The Rewards of Service: How Medicare Insurers Can Become Star Performers

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The star rating system mandated by the Centers for Medicare and Medicaid Services’ (CMS) —and an evolving healthcare landscape in general—is bringing new challenges to the Medicare market. But those challenges are not insurmountable.

With the introduction of the star rating system, insurers are now being calibrated on a five-star scale based on a number of criteria—a key one being feedback surveys sent to Medicare beneficiaries asking them about their service experience. Much like consumer satisfaction ratings for restaurants or hotels, this rating system for insurers is designed to offer a concise, easy-to-understand scale to help consumers make informed decisions.

Not only does the publication of these ratings at http://www.medicare.gov/ mean underperforming insurers could experience lower enrollments or churn through special five-star enrollment periods, but the ratings become the basis for a CMS bonus system affecting Medicare Advantage plans – a powerful incentive considering the government has reduced the amount of Medicare payments to insurers over the past several years.

More than ever now, for you as an insurer, there is a direct link between the customer experience and your bottom line.

A major challenge to earning a 5-star rating is current beneficiary perceptions about the quality of the customer experience delivered by the Medicare plan. A recent study from Forrester Research found that the health insurance industry in general has the lowest customer experience ranking of more than a dozen industries.

According to Convergys 2011 Scorecard Research into the customer experience, Medicare beneficiaries are looking for fast answers and accurate information without a lot of excess effort and frustration on their part.

The key to influencing a 5-star experience means getting out in front of those CMS surveys with a customer-centric focus—which in turn will help drive your star ratings results. To do this, insurers should consider the following:

  • Take Ownership of Customer Issues – All contact centers live by the mantra of first-call resolution, but the complex world of Medicare health plans and its related customer issues don’t always permit a one-and-done customer experience. In these instances the focus becomes assuming responsibility for the issue and seeing it through to resolution even if it takes a few steps and calls. An effective knowledgebase is critical to providing this level of service. Ideally, the knowledgebase would integrate with an insurer’s other back office systems in order to create a comprehensive view of the customer based on beneficiary-related data such as health assessments, claims, eligibility information and so on. The knowledgebase should also be equipped with a decisioning engine that allows it to analyze customer information and history to suggest appropriate responses and personalized courses of action to help agents resolve issues in a timely manner.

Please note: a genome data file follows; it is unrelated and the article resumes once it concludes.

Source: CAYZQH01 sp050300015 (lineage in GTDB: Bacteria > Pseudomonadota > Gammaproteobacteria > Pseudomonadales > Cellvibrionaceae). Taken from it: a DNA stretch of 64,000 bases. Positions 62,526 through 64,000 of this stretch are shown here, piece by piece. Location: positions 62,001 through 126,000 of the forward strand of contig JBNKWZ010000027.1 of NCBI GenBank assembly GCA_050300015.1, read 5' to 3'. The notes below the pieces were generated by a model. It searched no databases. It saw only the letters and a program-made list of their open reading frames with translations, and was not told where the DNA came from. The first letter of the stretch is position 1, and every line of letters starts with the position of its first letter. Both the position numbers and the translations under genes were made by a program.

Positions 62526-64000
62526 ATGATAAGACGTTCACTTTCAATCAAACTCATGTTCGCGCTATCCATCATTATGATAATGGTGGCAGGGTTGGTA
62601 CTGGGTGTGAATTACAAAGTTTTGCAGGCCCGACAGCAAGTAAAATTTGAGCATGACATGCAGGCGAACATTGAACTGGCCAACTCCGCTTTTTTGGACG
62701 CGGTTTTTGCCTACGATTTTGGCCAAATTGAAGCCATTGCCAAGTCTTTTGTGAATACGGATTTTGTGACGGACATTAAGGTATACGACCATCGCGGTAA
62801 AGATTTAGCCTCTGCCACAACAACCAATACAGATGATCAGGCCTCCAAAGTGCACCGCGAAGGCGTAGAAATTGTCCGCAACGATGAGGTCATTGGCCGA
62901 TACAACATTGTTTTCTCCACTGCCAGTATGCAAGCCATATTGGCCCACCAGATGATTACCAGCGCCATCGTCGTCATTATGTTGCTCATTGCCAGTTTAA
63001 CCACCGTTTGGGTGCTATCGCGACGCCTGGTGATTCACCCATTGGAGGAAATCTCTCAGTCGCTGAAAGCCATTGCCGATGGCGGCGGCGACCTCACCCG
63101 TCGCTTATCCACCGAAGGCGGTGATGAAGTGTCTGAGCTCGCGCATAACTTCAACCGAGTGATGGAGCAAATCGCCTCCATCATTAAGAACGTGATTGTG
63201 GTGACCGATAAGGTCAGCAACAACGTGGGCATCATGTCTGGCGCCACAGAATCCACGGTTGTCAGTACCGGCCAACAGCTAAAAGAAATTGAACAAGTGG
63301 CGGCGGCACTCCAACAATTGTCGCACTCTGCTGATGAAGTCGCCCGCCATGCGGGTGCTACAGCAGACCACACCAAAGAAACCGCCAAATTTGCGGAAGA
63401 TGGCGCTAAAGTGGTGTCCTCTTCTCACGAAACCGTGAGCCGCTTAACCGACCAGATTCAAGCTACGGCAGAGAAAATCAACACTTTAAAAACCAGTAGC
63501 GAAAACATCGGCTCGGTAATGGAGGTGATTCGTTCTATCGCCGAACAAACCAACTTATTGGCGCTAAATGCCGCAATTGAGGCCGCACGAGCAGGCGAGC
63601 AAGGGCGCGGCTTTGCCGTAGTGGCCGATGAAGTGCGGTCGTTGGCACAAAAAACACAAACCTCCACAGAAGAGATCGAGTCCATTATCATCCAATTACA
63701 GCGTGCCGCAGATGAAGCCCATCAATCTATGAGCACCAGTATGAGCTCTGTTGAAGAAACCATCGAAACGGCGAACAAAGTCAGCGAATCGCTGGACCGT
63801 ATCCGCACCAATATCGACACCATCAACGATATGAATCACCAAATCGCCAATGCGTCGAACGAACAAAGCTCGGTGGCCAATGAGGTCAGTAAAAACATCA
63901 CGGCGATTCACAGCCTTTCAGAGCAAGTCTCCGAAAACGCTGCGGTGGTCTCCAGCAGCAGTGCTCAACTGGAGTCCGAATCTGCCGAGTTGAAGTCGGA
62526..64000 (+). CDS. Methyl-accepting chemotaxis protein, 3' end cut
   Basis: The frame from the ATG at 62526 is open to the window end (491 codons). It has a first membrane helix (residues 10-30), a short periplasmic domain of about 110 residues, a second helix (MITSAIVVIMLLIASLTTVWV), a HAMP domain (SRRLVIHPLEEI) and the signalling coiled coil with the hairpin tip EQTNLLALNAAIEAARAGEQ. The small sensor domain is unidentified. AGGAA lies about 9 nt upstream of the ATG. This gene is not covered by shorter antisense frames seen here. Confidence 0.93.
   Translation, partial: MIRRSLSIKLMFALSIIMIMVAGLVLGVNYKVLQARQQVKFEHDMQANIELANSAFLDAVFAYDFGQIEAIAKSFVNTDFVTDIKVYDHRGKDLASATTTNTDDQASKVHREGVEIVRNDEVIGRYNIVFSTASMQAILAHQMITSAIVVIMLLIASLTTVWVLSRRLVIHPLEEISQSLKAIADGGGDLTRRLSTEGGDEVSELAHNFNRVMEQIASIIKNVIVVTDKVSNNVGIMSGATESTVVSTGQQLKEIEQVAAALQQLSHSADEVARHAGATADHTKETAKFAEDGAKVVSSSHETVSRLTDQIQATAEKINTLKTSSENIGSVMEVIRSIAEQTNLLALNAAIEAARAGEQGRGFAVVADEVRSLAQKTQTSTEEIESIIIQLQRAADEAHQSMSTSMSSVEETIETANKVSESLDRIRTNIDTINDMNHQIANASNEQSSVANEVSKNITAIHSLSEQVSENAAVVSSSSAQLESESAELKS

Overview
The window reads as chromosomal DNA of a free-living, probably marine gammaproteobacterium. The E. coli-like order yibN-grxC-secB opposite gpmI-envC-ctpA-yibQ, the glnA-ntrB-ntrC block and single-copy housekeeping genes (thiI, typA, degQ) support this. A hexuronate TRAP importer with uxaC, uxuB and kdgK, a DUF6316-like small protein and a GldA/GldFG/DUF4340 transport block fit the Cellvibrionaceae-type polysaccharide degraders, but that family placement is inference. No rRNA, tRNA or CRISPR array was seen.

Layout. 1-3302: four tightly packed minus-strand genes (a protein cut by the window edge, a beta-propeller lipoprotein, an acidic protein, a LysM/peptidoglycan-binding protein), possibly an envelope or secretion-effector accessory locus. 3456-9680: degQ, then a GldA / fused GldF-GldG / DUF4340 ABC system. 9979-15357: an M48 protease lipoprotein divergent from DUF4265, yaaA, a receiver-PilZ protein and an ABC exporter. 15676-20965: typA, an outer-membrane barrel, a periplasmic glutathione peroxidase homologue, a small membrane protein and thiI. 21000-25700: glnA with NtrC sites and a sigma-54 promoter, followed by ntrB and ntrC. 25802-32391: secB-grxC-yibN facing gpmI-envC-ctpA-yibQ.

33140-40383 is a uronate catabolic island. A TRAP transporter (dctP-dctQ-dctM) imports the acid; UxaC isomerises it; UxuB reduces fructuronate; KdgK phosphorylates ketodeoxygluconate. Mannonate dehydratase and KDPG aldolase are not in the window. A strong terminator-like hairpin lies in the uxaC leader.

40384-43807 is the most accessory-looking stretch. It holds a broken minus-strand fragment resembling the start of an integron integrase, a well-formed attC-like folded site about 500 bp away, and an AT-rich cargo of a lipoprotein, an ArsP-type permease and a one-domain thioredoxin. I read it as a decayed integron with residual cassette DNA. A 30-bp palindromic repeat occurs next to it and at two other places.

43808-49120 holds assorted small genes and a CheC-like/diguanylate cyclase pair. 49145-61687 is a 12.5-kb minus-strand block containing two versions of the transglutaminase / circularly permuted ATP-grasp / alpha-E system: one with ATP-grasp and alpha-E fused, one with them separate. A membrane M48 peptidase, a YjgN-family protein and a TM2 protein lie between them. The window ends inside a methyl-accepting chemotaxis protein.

• Uncover Root Causes of Experience ProblemsAnalytics can be used to help identify processes and behaviors that contribute to customer satisfaction and frustration. This information can be used to implement best practices and improve upon customer pain points. In addition, customer feedback can be used to discover problems beyond the call center. For example, customer feedback could give you insight into doctor office visits that you could report back to improve the experience there, which can further contribute to your star rating.
  • Enable Multichannel Interactions – Phone support continues to be the most preferred method of interaction for customer service followed by self-service websites and email. Some interest does exist for newer technologies such as Web chat, social media and text messaging. As younger caregivers assume responsibility for Medicare beneficiaries, use of these new channels is likely to grow, increasing the importance of multichannel support.
  • Effectively Handling Appeals and Grievances – Medicare insurers are required to report patient complaints related to their claims and coverage to the CMS and therefore must track them accurately. Appeals and grievances are typically tracked by agents, but as some insurers have found the use of speech analytics can add accuracy to the process. The analytics system listens for key words that indicate a problem and then sends an alert to the agent reminding them to log the problem. A decisioning engine can also be used to properly classify and track grievances. This process is particularly important as under- or over-classifying can cost an insurer significantly.

Consumers today are accustomed to having instant access to customer reviews on products, devices and experiences. From books to computers to cars, before they pull out their wallets, consumers consult their laptops and smartphones to make sure they are getting the most for their money.

The CMS star rating program for insurers is a sign of the B2C shift my colleague, Christine Kowalczyk, discussed in her recent blog. As the health care market evolves and the star rating program takes on more significance to consumers, Medicare insurers will be challenged to evolve themselves.

Cory White
Cory White is the Health Care Vertical Leader for Convergys an industry leader in providing agent-assisted, self-service, and proactive care solutions that support its client customers worldwide.

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